Sommer et al., 1994) of gardeners and local residents(Sommer et al., 1994). One project estimated savingsof between $50 and $250 per season in food costs forcommunity gardeners (Hlubik et al., 1994). Further-more, this study reported that 5000 lb of vegetableswere produced by 37 gardeners and ``1000 lb of veg-etables were shared with friends and neighbors, localsoup kitchens and senior centers.'' Wider neighbor-hood support for gardens was demonstrated in onearea by an unexpected lack of vandalism in the com-munity gardens (Hlubik et al., 1994) (personal com-munication Dr Dorothy Blair, Pennsylvania State U).In New York City, an outpouring of local neighbor-hood support occurred in response to a city decisionto cancel the leases on numerous community gardens(Monaster, 1995; Rosser, 1994), some of which hadexisted as long as 20 years. Community gardens havegenerated particularly strong local neighborhood invol-vement with the inclusion of music, theater and story-telling, by incorporating a community performancearea and hosting such activities in the gardens (Fisher,1992; Raver, 1993; Martinez-Salgado et al., 1993; Win-keller, 1984). Also, how often city gardens and parksare frequented has been negatively correlated withlocal crime (Gold, 1977; Harold Lewis Malt Associatesfor US Dept. of Housing and Urban Development,1972; Baker, 1997).Health research has focused primarily on exercise as-sociated with gardening, and bene®ts to individual gar-deners (Blair et al., 1991; Hlubik et al., 1994).Gardening is one of the most commonly practicedtypes of exercise (Crespo et al., 1996; Yusuf et al.,1996; Magnus et al., 1979) and is a recommended formof physical activity (Pate et al., 1995). During 1988± 1991, 59% of men and 42% of women in the USreported gardening as a source of leisure time exercise(Crespo et al., 1996). Gardening has been ranked amoderate to heavy intensity physical activity (Brooks,1988; Ford et al., 1991; Dannenberg et al., 1989) andin one study a signi®cant change in total cholesterol,HDL cholesterol and systolic blood pressure was as-sociated with either walking or gardening, after con-trolling for confounders (Caspersen et al., 1991).Furthermore, participants spent a greater amount of time per week doing gardening (225 min/wk) comparedwith other leading activities, such as walking (160 min/wk) and bicycling (170 min/wk) (Caspersen et al.,1991).Gender roles apparently in¯uence levels and types of physical activity, such that men are more likely toexercise (Crespo et al., 1996; Yusuf et al., 1996; Kinget al., 1992) and to exercise more vigorously thanwomen (Crespo et al., 1996; King et al., 1992; Mitchellet al., 1994; Ford et al., 1991). However, there is evi-dence that women tend to spend equal or greateramounts of time gardening compared with men. In theFramingham Ospring study, approx. equal amountsof time were spent on gardening and walking duringspring and summer seasons, and women spent asmuch, or greater amounts of, time on both of these ac-tivities as men (Dannenberg et al., 1989). In a study inPennsylvania, gardening was the leading leisure-timephysical activity and was more common amongwomen than men of higher socioeconomic status, 25and 20% respectively, and there was little dierencebetween women and men of lower socioeconomic sta-tus, approx. 14% (Ford et al., 1991).The purpose of this descriptive study was to identifyand survey community garden programs throughoutupstate New York, during 1997±1998. Characteristicsof community garden programs, individual gardensand gardeners were documented, and characteristicswhich may be useful to facilitate neighborhood devel-opment and health promotion were analyzed and dis-cussed.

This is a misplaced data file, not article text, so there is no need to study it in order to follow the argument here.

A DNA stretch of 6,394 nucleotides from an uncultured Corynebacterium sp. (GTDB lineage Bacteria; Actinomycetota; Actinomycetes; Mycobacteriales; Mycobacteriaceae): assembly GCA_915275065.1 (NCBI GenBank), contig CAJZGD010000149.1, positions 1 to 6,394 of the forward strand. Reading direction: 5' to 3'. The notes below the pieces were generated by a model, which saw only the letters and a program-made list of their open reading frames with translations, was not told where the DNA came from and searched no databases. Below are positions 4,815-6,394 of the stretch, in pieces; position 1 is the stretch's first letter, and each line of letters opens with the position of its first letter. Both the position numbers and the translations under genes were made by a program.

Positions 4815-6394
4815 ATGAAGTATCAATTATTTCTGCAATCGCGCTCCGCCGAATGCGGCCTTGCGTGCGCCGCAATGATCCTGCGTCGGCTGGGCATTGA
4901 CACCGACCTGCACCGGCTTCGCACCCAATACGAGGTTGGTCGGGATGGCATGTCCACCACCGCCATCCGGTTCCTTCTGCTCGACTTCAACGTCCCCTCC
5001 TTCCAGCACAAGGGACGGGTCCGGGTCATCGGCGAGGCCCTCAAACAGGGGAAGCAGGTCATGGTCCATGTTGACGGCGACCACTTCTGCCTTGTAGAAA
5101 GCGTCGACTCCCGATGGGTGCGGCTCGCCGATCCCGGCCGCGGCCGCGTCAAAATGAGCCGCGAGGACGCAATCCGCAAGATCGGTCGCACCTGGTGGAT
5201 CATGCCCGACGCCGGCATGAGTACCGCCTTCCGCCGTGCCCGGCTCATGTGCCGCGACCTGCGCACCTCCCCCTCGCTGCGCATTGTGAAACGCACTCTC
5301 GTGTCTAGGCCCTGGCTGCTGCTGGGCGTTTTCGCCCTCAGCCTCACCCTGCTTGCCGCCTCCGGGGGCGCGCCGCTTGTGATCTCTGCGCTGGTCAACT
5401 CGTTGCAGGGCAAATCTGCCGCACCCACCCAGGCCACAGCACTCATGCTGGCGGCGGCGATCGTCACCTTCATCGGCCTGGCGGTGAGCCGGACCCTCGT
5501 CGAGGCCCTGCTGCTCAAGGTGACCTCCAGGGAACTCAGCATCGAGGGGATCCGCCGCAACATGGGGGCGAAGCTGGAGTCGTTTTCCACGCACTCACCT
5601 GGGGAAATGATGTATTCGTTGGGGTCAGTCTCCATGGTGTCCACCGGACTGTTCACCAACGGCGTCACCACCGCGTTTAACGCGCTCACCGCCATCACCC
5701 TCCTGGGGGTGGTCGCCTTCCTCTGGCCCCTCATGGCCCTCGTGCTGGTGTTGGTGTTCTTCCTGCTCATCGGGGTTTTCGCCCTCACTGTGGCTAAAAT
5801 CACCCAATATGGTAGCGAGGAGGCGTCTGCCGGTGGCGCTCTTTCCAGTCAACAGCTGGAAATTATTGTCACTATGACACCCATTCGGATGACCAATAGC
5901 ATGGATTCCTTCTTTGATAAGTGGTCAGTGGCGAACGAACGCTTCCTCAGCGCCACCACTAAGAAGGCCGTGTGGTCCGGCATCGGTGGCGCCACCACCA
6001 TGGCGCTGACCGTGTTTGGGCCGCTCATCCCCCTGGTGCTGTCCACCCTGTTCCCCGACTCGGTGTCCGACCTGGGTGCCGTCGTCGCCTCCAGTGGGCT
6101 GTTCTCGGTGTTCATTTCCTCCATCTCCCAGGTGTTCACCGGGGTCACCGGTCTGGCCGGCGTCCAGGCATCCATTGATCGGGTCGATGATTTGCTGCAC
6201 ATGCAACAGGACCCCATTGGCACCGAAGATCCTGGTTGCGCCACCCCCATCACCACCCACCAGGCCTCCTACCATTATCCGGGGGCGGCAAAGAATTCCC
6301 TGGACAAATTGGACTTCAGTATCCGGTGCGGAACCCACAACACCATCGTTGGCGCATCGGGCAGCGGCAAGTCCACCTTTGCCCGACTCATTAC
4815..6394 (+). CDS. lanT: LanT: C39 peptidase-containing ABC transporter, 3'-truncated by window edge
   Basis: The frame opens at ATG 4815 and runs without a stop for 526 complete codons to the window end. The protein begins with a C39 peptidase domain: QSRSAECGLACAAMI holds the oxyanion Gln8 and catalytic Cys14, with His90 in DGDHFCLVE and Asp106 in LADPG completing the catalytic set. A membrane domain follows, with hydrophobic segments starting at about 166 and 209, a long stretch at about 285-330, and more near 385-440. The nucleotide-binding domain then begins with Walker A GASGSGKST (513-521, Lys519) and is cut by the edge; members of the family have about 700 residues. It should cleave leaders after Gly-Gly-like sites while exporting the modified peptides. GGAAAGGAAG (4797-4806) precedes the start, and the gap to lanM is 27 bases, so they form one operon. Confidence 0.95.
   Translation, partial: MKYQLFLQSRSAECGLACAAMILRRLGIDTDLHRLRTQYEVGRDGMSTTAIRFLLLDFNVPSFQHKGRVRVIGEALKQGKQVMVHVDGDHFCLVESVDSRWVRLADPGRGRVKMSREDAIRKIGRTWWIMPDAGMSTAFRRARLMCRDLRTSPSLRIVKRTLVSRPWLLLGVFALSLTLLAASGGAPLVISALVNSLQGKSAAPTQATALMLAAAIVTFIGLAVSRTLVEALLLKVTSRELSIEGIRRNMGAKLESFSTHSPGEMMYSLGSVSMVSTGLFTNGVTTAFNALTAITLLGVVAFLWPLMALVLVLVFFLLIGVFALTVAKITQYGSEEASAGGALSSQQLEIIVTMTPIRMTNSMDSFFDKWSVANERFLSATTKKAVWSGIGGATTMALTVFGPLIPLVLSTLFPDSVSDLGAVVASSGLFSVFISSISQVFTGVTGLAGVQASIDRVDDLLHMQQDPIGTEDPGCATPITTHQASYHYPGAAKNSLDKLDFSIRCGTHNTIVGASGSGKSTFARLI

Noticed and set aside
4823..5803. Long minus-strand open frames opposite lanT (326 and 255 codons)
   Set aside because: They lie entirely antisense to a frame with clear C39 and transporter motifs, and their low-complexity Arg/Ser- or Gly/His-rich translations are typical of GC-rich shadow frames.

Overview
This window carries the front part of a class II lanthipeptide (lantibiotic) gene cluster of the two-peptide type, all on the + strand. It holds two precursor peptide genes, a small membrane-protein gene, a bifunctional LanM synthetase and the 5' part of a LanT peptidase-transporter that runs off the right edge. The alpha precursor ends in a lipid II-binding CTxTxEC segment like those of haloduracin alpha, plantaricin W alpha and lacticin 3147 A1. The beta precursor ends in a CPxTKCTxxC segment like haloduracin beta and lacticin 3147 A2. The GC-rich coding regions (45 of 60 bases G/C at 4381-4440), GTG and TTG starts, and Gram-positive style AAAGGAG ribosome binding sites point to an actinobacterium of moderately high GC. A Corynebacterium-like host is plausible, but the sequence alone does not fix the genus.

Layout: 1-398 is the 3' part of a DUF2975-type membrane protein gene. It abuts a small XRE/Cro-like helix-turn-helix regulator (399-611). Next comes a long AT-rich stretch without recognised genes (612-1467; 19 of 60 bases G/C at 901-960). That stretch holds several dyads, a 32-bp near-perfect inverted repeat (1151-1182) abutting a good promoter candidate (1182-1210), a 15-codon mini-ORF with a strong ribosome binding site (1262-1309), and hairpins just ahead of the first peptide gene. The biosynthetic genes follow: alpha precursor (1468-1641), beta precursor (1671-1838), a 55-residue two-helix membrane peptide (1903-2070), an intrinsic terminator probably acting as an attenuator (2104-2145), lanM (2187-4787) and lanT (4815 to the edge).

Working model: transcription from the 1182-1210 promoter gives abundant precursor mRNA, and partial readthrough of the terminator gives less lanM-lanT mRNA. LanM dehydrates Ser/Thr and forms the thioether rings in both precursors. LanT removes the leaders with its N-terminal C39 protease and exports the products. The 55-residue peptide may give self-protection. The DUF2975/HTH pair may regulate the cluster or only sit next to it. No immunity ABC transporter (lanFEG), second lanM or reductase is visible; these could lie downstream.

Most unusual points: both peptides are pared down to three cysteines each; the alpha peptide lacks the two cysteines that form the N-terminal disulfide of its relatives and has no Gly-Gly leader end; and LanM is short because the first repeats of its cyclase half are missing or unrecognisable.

Cooperative Extension oces serving 56 counties inupstate New York (all counties outside of New YorkCity) were contacted to identify community gardenprograms. In all states, Cooperative Extension is admi-nistered through land-grant universities (with grantsupport from the US Department of Agriculture), andfaculty in nutritional and agricultural sciences provideprogram direction, in-service training and teaching ma-terials for county programs. Cornell University servesthis role in New York State. Cooperative Extensionhas two main program components, nutrition pro-grams and gardening/agricultural programs, both of which aim to increase the self-suciency of families.One activity of the agricultural component of Coop-erative Extension is the Master Gardeners Program.This program selects and trains volunteers in a seriesof technical courses. These include soil diagnosis andenrichment, vegetable, fruit and herb gardening, dis-eases, insects and pest control, tree and shrub care,annuals and perennials, and integrated pest manage-ment. These trained volunteers help with gardeningand other home and grounds questions and help main-tain demonstration and public gardens throughout thestate. To remain active in the program, Master Gar-deners volunteer at least 30±50 h per year. CooperativeExtension sta, especially in the Master GardenersPrograms, are often informed about all of the commu-nity gardens operating in their county, even when theyare not directly involved in the operation of a garden.Oces of city mayors and village clerks were alsocontacted in counties where Cooperative Extensionagents could not identify any community gardens,and in counties with larger cities (e.g. Bualo),
D. Armstrong/ Health & Place 6 (2000) 319±327